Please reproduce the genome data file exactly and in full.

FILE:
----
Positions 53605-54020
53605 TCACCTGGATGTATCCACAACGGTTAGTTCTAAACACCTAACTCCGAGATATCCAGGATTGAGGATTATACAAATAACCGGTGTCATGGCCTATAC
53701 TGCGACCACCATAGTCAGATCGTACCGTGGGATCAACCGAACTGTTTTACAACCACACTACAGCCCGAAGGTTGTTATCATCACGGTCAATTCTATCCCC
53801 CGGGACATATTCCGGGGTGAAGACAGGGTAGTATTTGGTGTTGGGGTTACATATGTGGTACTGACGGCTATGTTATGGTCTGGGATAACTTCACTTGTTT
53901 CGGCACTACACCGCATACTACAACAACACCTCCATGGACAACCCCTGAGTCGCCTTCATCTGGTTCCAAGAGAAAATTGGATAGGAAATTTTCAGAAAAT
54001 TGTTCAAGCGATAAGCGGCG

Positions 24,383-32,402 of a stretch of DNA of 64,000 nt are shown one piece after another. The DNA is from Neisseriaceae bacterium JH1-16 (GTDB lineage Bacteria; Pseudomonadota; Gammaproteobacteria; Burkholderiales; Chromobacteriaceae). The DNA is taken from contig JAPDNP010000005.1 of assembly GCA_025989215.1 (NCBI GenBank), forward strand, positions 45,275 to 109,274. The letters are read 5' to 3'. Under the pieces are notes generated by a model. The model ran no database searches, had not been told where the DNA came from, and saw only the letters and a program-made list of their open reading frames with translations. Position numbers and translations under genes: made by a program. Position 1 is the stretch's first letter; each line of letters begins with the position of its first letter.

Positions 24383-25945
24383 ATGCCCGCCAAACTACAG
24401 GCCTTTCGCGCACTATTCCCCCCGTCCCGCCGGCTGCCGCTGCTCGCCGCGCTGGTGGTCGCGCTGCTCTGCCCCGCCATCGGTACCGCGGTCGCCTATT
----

Positions 53605-54020
53605 TCACCTGGATGTATCCACAACGGTTAGTTCTAAACACCTAACTCCGAGATATCCAGGATTGAGGATTATACAAATAACCGGTGTCATGGCCTATAC
53701 TGCGACCACCATAGTCAGATCGTACCGTGGGATCAACCGAACTGTTTTACAACCACACTACAGCCCGAAGGTTGTTATCATCACGGTCAATTCTATCCCC
53801 CGGGACATATTCCGGGGTGAAGACAGGGTAGTATTTGGTGTTGGGGTTACATATGTGGTACTGACGGCTATGTTATGGTCTGGGATAACTTCACTTGTTT
53901 CGGCACTACACCGCATACTACAACAACACCTCCATGGACAACCCCTGAGTCGCCTTCATCTGGTTCCAAGAGAAAATTGGATAGGAAATTTTCAGAAAAT
54001 TGTTCAAGCGATAAGCGGCG

Positions 24,383-32,402 of a stretch of DNA of 64,000 nt are shown one piece after another. The DNA is from Neisseriaceae bacterium JH1-16 (GTDB lineage Bacteria; Pseudomonadota; Gammaproteobacteria; Burkholderiales; Chromobacteriaceae). The DNA is taken from contig JAPDNP010000005.1 of assembly GCA_025989215.1 (NCBI GenBank), forward strand, positions 45,275 to 109,274. The letters are read 5' to 3'. Under the pieces are notes generated by a model. The model ran no database searches, had not been told where the DNA came from, and saw only the letters and a program-made list of their open reading frames with translations. Position numbers and translations under genes: made by a program. Position 1 is the stretch's first letter; each line of letters begins with the position of its first letter.

Positions 24383-25945
24383 ATGCCCGCCAAACTACAG
24401 GCCTTTCGCGCACTATTCCCCCCGTCCCGCCGGCTGCCGCTGCTCGCCGCGCTGGTGGTCGCGCTGCTCTGCCCCGCCATCGGTACCGCGGTCGCCTATT